April 29, 2004

Okay, But What I Don't Understand...

Greg Popcak writes about Sen. Santorum's support of anti-lifer Sen. Specter:
The sense at the table was that Santorum, who has his eye on the White House, simply cannot afford to buck the Party "wisdom" on this issue, and so had to play the game to (hopefully) do greater good in the future.
Understood, although it sounds weasley. But what bothers me far more than the support of Bush and Santorum was that the voters listened to Bush and Santorum*! Perhaps I'm too much of an individualist to be a good party man, but it wouldn't sway my vote in the least if they came out for Specter as they did. I'd say to myself, "they have to do it for the sake of the party, but I don't have to vote for Specter." I don't know what led PA primary voters to be swayed by B & S (or b.s.) but perhaps it's the simple matter of a voter being only as good as his information (including mine - see UPDATE). NRO writes:
One dentist in Lower Paxton calls himself a conservative and a pro-lifer, but Bush's relentless campaigning made the dentist think Bush needed Specter if he was going to win the November election. This reasoning is faulty, but local media parroted it, and it pervaded the state enough to push Specter over the top.
But when is a victory not a win? How about when this happens (from Greg Popcak):
Unfortunately, if Specter manages to get himself re-elected, he will have a shot at becoming chairman of the Senate Judiciary Committee. One of the most powerful committees in congress. The irony of Bush's endorsement of Specter is that if Specter gets this plum position, Bush won't be able to get any pro-life judicial nominees past his own party's leadership.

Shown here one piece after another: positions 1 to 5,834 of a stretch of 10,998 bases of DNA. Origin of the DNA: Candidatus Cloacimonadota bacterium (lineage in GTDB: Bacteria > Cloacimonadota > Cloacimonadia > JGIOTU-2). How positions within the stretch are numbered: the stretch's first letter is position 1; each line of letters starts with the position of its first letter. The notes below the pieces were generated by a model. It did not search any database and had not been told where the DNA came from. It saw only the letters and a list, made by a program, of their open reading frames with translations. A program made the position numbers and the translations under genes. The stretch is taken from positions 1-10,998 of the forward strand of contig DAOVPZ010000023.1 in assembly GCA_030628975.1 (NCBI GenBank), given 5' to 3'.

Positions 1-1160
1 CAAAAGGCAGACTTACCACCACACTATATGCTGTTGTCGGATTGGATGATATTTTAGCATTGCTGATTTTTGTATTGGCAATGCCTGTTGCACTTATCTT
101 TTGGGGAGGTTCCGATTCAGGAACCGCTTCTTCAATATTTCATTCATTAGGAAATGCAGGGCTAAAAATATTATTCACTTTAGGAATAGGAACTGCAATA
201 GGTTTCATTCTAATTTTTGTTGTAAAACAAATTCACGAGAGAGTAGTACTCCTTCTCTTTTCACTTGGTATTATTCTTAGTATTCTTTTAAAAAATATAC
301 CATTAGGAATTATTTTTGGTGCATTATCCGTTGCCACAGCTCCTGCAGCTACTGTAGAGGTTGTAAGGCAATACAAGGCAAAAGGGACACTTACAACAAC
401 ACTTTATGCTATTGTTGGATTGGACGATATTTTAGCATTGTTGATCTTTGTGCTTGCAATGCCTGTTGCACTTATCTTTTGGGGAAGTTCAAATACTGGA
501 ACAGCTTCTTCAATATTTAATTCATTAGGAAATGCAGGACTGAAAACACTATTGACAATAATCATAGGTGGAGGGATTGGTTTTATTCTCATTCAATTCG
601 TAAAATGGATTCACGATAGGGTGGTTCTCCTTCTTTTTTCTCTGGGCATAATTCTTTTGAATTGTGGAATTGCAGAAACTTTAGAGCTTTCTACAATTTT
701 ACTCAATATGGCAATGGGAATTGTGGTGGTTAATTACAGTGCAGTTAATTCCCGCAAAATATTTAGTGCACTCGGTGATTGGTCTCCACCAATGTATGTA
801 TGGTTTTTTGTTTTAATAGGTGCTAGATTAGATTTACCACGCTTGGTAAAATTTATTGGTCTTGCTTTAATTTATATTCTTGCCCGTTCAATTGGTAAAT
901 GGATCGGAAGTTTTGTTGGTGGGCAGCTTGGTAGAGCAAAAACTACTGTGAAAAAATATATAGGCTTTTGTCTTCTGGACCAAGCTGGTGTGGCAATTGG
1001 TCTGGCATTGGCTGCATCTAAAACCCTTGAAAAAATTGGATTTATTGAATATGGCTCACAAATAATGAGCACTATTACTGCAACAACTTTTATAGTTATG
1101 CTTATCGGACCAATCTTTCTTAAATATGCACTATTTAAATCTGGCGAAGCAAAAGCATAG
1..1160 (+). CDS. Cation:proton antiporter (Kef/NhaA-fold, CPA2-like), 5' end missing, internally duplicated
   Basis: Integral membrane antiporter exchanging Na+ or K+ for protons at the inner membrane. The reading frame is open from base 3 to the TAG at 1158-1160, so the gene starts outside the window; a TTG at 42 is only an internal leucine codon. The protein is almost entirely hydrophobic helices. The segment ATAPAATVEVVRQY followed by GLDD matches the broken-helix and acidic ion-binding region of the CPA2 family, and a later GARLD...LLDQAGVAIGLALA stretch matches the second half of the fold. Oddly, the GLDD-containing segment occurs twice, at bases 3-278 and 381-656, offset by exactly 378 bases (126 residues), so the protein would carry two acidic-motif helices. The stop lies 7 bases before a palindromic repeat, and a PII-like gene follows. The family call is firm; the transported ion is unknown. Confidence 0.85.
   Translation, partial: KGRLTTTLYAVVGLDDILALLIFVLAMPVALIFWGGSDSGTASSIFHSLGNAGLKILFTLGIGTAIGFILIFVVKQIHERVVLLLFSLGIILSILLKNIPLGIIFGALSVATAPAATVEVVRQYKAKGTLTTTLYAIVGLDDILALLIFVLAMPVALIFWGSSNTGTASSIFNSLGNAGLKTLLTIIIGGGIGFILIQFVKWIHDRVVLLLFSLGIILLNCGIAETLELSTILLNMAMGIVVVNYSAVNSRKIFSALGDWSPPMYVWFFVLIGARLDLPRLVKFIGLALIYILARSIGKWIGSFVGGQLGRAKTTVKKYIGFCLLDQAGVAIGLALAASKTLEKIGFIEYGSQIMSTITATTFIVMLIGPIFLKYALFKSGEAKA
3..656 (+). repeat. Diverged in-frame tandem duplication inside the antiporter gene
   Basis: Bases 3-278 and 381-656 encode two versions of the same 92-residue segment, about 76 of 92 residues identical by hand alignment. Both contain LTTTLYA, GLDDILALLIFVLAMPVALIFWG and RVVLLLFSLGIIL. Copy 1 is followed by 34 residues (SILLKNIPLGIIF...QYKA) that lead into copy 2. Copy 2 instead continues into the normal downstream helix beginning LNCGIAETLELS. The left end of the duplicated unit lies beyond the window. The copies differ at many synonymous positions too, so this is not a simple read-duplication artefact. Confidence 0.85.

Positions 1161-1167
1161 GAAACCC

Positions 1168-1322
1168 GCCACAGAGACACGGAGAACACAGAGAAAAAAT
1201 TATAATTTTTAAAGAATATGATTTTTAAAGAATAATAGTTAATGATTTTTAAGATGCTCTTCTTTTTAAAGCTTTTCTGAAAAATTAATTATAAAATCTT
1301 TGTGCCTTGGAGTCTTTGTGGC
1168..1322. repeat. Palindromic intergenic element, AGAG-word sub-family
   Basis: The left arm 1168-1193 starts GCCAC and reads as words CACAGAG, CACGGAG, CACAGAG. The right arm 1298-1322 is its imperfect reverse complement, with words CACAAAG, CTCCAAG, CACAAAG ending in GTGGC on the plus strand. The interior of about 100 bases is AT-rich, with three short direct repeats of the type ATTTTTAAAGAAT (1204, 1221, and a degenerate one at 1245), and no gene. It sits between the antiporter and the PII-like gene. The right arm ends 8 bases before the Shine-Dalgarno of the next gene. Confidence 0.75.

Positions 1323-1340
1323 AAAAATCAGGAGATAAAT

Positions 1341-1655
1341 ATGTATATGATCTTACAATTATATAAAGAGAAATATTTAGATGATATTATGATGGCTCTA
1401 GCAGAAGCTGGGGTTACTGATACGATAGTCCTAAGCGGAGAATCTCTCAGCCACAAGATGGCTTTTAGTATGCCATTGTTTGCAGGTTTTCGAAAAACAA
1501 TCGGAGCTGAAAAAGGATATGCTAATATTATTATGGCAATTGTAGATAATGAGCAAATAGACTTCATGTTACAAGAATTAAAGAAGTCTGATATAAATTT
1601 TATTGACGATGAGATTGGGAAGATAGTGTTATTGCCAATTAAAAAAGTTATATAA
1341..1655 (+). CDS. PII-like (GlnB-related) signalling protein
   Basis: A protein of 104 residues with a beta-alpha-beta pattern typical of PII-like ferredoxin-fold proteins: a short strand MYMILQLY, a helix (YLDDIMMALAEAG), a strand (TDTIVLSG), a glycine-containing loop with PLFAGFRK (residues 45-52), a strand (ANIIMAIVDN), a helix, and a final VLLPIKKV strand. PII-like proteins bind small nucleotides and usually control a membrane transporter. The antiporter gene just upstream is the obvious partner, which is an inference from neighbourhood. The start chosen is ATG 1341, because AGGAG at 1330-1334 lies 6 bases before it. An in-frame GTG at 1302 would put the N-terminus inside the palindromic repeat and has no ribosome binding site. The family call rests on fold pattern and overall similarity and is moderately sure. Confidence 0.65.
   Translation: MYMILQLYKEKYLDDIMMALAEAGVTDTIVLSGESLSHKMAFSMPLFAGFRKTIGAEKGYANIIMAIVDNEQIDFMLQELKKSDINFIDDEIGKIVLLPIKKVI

* - a very small but significant group. Toomey received almost 50% of the primary vote. Given that probably 40% of Pennsylvania Republicans are moderates who would've voted for Specter anyway, that leaves a very tiny but ultimately extremely powerful group that were swayed by Bush & Santorum.

Okay, Don Boyle on Amy's blog suggests that perhaps "Specter promised Santorum and Bush that he will not block prolife judicial nominees from getting through the Judiciary Committee and onto the floor of the Senate." I'm not sure I'm buying, but it's plausible and would make Santorum's decision comprehensible. It'd also a deal Specter couldn't make public, else he'd lose votes in the general election.

Update II: Okay, okay, the typically wise Mike Petric says, "Politics is the art of the possible. There is a place for principle and a place for compromise. Selecting the wrong approach at the wrong time can derail many a good cause. I have no issue with those who question Sen. Santorum's judgment in choosing compromise over principal in this instance. They may be right -- it is hard to say. But those who see fit to question Santorum's sincerity because of his support for Specter are being uncharitably presumptuous given the totality of Santorum's record in my view."

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